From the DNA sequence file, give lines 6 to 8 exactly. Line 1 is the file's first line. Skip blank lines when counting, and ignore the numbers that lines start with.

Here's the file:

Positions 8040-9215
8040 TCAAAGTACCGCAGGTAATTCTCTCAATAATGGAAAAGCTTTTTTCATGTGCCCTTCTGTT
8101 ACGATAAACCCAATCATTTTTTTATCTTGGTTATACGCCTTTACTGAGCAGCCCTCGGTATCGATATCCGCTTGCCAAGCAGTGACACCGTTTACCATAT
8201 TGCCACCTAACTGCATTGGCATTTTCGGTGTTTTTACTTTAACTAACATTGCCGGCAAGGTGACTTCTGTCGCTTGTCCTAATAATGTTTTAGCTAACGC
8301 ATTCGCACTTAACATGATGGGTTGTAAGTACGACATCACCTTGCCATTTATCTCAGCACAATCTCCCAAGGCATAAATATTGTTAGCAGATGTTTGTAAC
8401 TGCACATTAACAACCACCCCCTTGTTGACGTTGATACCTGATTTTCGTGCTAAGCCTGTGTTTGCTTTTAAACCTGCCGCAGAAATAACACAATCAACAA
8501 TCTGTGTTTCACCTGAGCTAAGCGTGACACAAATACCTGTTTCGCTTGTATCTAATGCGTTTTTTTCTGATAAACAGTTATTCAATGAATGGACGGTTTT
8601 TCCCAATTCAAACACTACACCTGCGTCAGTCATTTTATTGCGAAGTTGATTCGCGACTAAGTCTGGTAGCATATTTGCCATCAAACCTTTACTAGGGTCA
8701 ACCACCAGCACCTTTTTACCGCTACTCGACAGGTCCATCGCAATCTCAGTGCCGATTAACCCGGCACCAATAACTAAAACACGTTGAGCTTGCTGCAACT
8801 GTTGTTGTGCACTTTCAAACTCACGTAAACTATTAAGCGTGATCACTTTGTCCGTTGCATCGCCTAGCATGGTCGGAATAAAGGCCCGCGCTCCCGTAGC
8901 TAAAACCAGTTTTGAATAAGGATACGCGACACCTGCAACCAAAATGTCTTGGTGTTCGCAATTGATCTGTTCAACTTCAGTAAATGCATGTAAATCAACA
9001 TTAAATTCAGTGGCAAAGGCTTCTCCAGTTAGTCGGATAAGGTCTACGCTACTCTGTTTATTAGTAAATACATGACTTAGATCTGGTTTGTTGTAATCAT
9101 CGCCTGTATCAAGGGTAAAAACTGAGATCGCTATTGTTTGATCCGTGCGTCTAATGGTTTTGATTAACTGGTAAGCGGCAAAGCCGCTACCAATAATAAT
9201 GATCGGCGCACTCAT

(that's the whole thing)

8401 TGCACATTAACAACCACCCCCTTGTTGACGTTGATACCTGATTTTCGTGCTAAGCCTGTGTTTGCTTTTAAACCTGCCGCAGAAATAACACAATCAACAA
8501 TCTGTGTTTCACCTGAGCTAAGCGTGACACAAATACCTGTTTCGCTTGTATCTAATGCGTTTTTTTCTGATAAACAGTTATTCAATGAATGGACGGTTTT
8601 TCCCAATTCAAACACTACACCTGCGTCAGTCATTTTATTGCGAAGTTGATTCGCGACTAAGTCTGGTAGCATATTTGCCATCAAACCTTTACTAGGGTCA